Wrong leaflets claim that the French army is smuggling gold from Mali

UNITED STATES (OBSERVATORY NEWS) — A number of pictures and videos have been published on the websites of the publishers who claim to prove that the French army was involved in the smuggling of gold from Mali, but these pictures and videos are not taken in Mali at all and have nothing to do with the French army.

– Soldiers in a hole with gold boxes –

“France has the fifth largest gold reserves in the world, although there are no gold mines on its territory,” says one Arabic-language publication. “The French-occupied country of Mali has no gold reserves, even though it has hundreds of gold mines.” The picture shows where France came with all this gold.”

The leaflet is accompanied by a set of photographs, one of which shows soldiers at the bottom of a crater, from which crates suggest it contains gold extracted from the ground.

At least dozens of publications were published in Arabic, according to an AFP news team.

The same publication was also published in French and circulated in hundreds.

The News Health team was able to monitor the publication of the publication for the first time on Facebook in October 2019.

– What is the mission of the French army in Mali? –

Mali was attacked on 17 January 2012 by jihadi groups linked to al-Qaeda and Tuareg rebels from the National Movement for the Liberation of Azawad (MNLA), and the north fell after the army was defeated by the rebellion that formed the backbone of the Tuareg, initially allied with these groups that soon became That kicked them out.

The attack was accompanied by numerous violations and atrocities.

On January 11, 2013, France launched Operation Serval to stop the advance of jihadists who evacuated three days later the major northern cities.

On 1 August, Serval replaced Operation Barkhane, which is tasked with fighting Islamic extremists. The operation began with the participation of three thousand French soldiers before the number of soldiers to 4,500, and their deployment is not limited to the former French colony, but includes five countries in the Sahel are also Niger, Burkina Faso, Chad and Mauritania.

On July 1 of the same year, the UN sent the MINUSMA force to stabilize Mali.

Entire regions of Mali remain beyond the control of Malian, French and international forces, and have periodically witnessed bloody attacks that have spread in recent years to central and southern Mali as well as to neighboring Burkina Faso and Niger.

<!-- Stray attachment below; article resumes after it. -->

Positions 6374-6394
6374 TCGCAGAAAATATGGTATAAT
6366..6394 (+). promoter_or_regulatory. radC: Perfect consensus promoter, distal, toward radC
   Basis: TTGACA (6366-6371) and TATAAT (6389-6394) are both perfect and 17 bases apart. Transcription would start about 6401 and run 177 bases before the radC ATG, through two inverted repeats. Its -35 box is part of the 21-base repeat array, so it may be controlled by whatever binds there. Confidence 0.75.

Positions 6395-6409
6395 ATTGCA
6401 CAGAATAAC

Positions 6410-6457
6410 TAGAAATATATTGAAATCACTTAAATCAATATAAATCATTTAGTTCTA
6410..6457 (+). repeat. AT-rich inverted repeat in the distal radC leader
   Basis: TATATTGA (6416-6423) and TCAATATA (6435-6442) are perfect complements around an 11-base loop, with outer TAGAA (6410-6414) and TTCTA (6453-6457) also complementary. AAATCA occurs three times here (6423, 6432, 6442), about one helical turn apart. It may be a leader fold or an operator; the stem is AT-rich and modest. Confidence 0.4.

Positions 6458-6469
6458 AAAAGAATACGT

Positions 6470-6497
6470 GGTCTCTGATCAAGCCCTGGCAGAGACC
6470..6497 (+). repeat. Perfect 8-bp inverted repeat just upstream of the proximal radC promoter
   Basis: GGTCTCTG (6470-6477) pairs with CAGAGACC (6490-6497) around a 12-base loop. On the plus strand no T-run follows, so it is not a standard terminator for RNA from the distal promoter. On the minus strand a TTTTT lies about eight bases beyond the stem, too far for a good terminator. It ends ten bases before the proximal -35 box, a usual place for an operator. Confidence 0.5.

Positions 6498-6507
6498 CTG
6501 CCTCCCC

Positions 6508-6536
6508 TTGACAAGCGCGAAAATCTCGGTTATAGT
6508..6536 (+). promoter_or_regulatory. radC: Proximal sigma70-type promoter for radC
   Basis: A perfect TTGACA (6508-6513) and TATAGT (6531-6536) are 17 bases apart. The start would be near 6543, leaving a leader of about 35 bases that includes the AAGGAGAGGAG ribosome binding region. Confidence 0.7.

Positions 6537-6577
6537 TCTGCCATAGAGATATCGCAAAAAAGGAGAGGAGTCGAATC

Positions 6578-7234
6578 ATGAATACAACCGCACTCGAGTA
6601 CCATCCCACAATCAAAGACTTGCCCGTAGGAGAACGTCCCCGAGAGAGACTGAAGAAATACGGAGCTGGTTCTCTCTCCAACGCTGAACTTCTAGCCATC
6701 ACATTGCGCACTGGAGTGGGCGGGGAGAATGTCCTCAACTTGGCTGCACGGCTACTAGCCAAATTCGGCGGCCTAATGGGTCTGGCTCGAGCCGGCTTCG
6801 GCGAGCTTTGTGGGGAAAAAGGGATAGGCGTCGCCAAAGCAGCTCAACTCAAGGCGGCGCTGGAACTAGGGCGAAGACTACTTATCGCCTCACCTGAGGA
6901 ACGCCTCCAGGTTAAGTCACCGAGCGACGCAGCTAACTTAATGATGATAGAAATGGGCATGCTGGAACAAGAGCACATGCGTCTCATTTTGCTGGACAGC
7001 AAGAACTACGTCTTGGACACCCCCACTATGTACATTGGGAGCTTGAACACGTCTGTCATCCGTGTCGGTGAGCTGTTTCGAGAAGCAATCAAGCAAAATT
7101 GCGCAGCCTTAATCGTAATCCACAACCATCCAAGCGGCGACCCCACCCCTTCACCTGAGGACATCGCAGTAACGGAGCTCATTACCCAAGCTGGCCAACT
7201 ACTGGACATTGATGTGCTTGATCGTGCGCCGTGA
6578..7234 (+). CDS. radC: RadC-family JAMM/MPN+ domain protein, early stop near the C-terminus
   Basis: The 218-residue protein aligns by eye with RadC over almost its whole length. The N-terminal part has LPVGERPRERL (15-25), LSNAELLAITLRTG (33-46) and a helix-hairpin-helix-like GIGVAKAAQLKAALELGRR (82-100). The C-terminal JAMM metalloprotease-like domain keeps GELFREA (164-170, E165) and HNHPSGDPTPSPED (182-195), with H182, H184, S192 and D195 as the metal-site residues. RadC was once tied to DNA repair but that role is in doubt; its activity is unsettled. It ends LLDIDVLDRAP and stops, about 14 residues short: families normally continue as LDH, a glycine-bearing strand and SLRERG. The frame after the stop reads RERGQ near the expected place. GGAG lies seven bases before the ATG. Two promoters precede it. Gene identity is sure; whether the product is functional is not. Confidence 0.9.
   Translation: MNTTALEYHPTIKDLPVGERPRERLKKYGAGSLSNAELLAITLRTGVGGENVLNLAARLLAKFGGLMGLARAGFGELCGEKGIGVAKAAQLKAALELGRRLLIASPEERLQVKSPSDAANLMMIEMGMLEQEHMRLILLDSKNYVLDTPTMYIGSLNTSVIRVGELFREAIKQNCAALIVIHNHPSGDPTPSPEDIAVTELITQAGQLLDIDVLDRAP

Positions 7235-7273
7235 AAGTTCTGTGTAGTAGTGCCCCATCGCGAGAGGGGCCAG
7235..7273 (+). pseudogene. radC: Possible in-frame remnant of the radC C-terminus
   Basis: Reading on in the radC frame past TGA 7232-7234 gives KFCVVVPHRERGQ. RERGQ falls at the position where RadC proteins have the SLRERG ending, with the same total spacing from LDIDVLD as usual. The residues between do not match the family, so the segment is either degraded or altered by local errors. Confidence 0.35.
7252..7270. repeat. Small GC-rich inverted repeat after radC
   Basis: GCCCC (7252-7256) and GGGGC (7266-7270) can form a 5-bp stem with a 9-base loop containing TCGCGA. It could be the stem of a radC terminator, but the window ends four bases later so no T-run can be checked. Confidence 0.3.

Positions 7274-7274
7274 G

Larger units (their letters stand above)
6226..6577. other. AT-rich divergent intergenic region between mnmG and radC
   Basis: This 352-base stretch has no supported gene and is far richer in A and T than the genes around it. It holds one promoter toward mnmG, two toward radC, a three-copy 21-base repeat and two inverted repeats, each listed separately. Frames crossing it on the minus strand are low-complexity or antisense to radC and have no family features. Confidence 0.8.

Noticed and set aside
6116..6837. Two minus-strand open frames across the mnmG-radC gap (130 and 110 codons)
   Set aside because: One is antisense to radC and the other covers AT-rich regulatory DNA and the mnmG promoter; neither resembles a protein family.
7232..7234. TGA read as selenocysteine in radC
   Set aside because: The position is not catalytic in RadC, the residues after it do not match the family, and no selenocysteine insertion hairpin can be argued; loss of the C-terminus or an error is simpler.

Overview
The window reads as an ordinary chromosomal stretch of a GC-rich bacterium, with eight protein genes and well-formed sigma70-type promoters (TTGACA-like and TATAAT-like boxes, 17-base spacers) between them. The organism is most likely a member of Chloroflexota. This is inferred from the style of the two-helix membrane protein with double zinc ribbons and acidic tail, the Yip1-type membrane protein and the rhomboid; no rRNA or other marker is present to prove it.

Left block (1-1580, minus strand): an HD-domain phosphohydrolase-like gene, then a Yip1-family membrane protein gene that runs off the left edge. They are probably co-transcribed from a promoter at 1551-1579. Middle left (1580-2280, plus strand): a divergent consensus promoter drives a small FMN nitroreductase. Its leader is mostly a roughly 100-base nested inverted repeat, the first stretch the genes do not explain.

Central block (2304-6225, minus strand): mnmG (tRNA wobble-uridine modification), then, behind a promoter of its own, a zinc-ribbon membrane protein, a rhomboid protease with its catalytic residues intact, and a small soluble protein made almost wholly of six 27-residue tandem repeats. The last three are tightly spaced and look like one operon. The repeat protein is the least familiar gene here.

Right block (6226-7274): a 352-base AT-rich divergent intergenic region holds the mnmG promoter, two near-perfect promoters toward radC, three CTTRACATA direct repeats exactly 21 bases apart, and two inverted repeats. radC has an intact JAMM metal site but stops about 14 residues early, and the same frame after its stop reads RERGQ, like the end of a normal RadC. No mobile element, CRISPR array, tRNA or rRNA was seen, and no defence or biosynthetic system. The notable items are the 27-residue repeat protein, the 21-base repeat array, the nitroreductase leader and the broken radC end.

Photo courtesy of the French Ministry of Defense.

In Mali, the picture is not taken. Their searches were guided by the search engines to the original image posted on the French Ministry of Defense website, dating back to 10 February 2014, five years before they were circulated in this misguided context. The picture was taken during the French military operation in the Central African Republic, and can be seen from this.

In December 2013, France launched a “Sangaris” military operation in Central Africa aimed at preserving peace in the country and halting the massacres of a civil war that erupted after the ouster of former President Francois Bozizé.

The operation resulted in “seizing more than 750 kilograms of ammunition while disarming armed groups and finding weapons caches,” according to the French Ministry of Defense.

On 31 October 2016, France ended Operation Sangaris, declaring its success, although it was unable to eliminate armed gangs that terrorized the population and failed to stabilize one of the world’s poorest countries.

– African miners and French soldiers –

The same content was also published with two photographs, one of which appeared to be African miners, and French soldiers near a helicopter, suggesting that French soldiers were supervising gold exploration in Mali.

This publication received at least hundreds.

“The French occupation forces extract gold in the Muslim state of Mali and send it to France,” he said.

– Where were the photos of the mine and the soldiers taken? –

But searches of the miners’ image using search engines led to a posting on Getty’s website, picked up in a mine in Central Africa that has nothing to do with Mali.

The picture of French soldiers distributed by AFP in January 2015, four years before it was circulated in a misleading context, shows soldiers at a military base in Gao, northern Mali. These can be found on the agency’s website, where they can be seen in the bottom row of images.

– Customs in Mali seizes smuggling gold for France? –

In mid-August 2019, a video showed on its websites that publishers said Mali customs seized gold bullets for France.

The video shows men opening boxes with gold ingots.

“The customs of the state of Mali, in the presence of UN observers and the media, thwart the smuggling of gold by the French army, which claimed to be transporting weapons on the orders of the Elysée,” the video said.

More than ten thousand users participated in this publication.

He posted himself on YouTube.

But this video is actually taken in Ghana and not in Mali and has nothing to do with the French army, according to an investigation by a team based on elements such as the Ghanaian newspaper in the hands of one observer and the name of the business company involved in the case, which appears on a paper carried by another.

The team explained after the investigation that the video actually shows a normal process to detect a load of metal before being sold, which was explained by the man who speaks in the video as if giving instructions, and was found by the team and contacted by telephone, a lawyer named Rene Verchia.


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